Mix and match
Friday,30 March,2012 13:27:34
In downtown Portland, Maine, we’re preparing for the bizarre vortex that will become of our Arts District when President Obama and rapper Snoop Dogg hold simultaneous events across the street from each other tomorrow evening.
While odd combinations like this often lead to major headaches with traffic, security and parking, they also give us an opportunity to re-evaluate our surroundings and see them with an outsider’s perspective.
That’s how I felt when I read that Gloucester, Mass., fishermen showed up on a red carpet for the premiere of “Wicked Tuna,” the latest commercial fishing reality series. This one is available on the National Geographic cable channel, as well as online.
Anyone who watches the show or knows anything about commercial fishing will understand the contrast between the red carpet and a red deck. Tuna fishermen see a lot more of the latter, if they're lucky.
But what I love most about this show, aside from the action, is its ability to tell the story of American tuna fishermen. These guys are risking their lives and responsibly fishing a limited resource simultaneously. That’s not a bizarre combination. That's commercial fishing at its finest.
“Wicked Tuna” premieres officially on Sunday at 10 p.m.
For a limited time, you can watch the first episode on the NatGeo site or on the channel's Facebook page.
Friday,23 March,2012 09:12:45
The Pacific Coast Federation of Fishermen's Association released a statement this morning in response to the gathering of commercial and recreational fishermen in Washington, D.C., yesterday. Association president (and NF Highliner) Dave Bitts said the true problem in fishery management is not the Magnuson-Stevens Act but flawed policies that fail to properly fund fishery science, as well as the privatization of public fish resources.
Regardless of the specific reason many fishermen arrived at Capitol Hill yesterday, the result was a large crowd of American workers showing their strength in numbers and getting in front of federal policymakers.
The thrust of the message was that the Magnuson Act should allow for some flexibility with the 10-year rebuilding guideline, considering some fisheries (like Northeast cod) have made adjustments to quotas based on NOAA surveys only to have the data from the survey invalidated three years later.
Fishermen are caught between a rock and a hard place by being forced to rely on flawed science to set their quotas and the unscientific 10-year rebuilding requirement that stands as a standard no matter how bad the science turns out to be.
“We can’t have a one-size-fits-all approach to fisheries management that isn’t based on sound science,” said Sen. Charles Schumer (D-N.Y.).
What can fishermen do in cases such as these? If we want to preserve an industry as old as the country itself and small working waterfront towns up and down our coasts, we have to work on both ends of this equation.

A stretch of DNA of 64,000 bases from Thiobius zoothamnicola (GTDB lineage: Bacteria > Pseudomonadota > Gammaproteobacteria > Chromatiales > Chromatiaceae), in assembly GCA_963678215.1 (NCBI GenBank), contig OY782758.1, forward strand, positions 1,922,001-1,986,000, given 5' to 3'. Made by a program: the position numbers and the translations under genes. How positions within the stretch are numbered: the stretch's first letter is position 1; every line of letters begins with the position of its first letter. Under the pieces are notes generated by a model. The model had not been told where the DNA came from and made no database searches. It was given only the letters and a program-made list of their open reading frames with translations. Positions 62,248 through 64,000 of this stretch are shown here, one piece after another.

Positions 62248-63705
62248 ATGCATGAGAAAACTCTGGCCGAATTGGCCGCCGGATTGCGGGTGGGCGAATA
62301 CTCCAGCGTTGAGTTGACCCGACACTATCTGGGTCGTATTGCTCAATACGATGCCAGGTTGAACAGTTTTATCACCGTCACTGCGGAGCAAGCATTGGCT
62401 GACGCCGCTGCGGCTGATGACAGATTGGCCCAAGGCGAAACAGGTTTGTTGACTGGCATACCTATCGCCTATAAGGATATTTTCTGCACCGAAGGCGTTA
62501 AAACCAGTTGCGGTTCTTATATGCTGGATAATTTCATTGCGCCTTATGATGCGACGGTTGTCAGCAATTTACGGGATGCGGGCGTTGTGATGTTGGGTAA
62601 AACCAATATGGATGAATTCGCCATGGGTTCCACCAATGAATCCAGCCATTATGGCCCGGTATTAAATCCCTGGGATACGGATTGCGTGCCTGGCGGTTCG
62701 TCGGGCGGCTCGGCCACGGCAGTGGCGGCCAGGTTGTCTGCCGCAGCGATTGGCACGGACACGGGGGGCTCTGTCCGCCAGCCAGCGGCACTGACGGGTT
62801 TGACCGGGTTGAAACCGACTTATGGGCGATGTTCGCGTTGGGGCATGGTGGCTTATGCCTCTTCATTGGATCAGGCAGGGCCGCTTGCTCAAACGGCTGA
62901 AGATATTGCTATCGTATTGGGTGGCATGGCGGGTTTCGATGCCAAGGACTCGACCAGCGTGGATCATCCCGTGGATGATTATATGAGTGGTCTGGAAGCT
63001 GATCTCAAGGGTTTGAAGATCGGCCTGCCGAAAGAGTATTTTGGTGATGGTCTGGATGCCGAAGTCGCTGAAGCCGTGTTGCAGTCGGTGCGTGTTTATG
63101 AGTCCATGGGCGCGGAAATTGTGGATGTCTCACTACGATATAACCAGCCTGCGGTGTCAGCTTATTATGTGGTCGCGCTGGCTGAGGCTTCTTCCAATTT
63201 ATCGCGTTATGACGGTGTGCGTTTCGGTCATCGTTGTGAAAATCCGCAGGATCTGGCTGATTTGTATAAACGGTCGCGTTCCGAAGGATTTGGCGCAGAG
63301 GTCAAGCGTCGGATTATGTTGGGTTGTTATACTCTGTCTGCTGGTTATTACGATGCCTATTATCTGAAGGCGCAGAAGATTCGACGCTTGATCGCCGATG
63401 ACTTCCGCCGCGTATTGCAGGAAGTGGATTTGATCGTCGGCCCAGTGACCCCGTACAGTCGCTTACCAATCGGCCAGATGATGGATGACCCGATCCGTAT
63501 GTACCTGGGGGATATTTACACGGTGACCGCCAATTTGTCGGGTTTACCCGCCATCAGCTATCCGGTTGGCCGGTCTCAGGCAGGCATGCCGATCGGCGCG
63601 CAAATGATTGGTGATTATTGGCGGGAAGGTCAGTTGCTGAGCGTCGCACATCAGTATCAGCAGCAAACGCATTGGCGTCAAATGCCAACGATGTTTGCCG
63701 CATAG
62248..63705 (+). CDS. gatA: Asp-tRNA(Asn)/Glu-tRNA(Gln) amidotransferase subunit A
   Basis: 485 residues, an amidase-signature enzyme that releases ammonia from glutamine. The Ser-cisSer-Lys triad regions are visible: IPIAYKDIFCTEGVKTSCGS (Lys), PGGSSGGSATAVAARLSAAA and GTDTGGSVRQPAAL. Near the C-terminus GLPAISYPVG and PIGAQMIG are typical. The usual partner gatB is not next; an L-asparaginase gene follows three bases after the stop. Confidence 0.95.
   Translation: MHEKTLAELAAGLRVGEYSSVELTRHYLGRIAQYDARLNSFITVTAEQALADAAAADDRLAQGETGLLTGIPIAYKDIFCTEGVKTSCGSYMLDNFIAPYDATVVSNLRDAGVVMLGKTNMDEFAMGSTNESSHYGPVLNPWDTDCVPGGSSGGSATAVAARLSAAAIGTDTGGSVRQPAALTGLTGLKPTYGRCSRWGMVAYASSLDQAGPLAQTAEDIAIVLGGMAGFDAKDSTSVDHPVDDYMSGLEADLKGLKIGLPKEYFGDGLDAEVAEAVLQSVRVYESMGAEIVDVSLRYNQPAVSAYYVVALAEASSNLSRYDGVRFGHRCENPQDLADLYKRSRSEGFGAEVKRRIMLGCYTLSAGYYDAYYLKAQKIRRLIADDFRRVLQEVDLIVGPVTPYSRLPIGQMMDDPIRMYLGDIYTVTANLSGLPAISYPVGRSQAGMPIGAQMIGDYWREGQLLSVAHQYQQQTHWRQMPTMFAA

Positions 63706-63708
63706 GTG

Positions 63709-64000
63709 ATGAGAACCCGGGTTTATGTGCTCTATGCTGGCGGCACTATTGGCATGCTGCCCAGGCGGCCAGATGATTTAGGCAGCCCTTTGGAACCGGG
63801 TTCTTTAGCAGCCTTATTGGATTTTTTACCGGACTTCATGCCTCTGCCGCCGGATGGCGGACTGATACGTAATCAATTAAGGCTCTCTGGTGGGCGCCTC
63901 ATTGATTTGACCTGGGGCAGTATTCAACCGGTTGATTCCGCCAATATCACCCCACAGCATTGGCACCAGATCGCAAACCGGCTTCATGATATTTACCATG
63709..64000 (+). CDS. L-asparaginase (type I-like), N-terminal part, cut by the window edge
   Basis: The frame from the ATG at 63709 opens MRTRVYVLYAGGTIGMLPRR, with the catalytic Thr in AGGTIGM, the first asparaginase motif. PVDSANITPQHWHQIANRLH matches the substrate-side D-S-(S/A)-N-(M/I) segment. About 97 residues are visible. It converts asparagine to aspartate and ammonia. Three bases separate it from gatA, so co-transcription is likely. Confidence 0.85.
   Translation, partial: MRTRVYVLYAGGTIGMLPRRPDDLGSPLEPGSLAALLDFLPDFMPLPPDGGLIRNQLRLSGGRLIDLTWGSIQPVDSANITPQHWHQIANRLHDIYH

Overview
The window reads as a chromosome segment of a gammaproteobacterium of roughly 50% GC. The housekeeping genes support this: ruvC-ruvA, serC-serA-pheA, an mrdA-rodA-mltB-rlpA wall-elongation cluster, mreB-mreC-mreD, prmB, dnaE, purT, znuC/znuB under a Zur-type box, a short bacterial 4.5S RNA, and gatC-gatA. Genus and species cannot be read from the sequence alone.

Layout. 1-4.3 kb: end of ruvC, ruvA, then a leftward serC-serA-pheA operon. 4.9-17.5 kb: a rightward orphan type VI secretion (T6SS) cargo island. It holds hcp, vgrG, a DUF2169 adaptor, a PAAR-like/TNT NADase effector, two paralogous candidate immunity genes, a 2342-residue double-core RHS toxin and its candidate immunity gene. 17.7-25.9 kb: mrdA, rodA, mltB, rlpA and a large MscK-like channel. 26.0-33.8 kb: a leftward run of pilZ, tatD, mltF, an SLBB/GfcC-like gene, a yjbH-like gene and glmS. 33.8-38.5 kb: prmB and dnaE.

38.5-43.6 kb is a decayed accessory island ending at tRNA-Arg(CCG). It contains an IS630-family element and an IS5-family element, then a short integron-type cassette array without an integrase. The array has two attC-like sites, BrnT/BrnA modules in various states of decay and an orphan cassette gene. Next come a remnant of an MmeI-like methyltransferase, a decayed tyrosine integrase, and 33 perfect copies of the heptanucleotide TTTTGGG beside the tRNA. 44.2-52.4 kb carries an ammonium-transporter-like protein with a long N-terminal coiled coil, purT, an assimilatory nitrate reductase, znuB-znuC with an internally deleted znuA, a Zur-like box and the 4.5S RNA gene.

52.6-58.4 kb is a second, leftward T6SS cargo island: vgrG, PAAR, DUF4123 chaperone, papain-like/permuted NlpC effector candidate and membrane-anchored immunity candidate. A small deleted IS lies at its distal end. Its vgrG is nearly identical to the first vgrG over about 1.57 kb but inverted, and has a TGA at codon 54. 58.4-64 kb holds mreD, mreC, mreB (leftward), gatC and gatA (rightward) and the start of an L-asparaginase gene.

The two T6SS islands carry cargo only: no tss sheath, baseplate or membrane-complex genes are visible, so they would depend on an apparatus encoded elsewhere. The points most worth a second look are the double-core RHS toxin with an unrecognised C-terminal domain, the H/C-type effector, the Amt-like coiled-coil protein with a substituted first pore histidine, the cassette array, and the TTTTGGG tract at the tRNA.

Give fisheries in dire straits some flexibility to rebuild, especially in cases of clear good faith effort on the part of the fleet, and work to improve (read: fund) fishery science.
Working the waterfronts
Tuesday,20 March,2012 14:46:41
It’s been a busy week in New England.
I kicked it off in Boston for the International Boston Seafood Show on Monday and Tuesday, where the big talk was sustainability and promoting healthy fisheries.
Oddly enough, I spent a lot of time in Boston talking about Alaska seafood. And specifically Alaska salmon, which in many ways is swimming upstream once again in moving forward with a third-party FAO-based certification program that's not the Marine Stewardship Council.
Salmon seasons may have their ups and downs, but there is no question the fishery is sustainable. Yet, if anyone tries to think outside the box, they have to answer to big-box retailers. We’ll let the Alaska folks do that, because they’re good at it.
But once they pave the way, yet again, for fisheries across the country, don't forget to thank them later. At least buy a few extra sockeye for your Fourth of July party this year.
Moving north from Boston and feeling the need to reorient myself to northern New England, I hopped over to the Maine Boatbuilder's Show at Portland Yacht Services.
Nothing will make you appreciate the heyday of wooden boatbuilding like climbing around in an 80-year-old wooden sailboat.
I'm sure I'll be shocked out of my wooden-boat haze come Wednesday, when I'll meet up with fishermen from around the country for the Keep Fishermen Fishing rally in Washington, D.C.
I hope you can join us there at noon on Wednesday, March 21! For more information, visit www.keepfishermenfishing.com.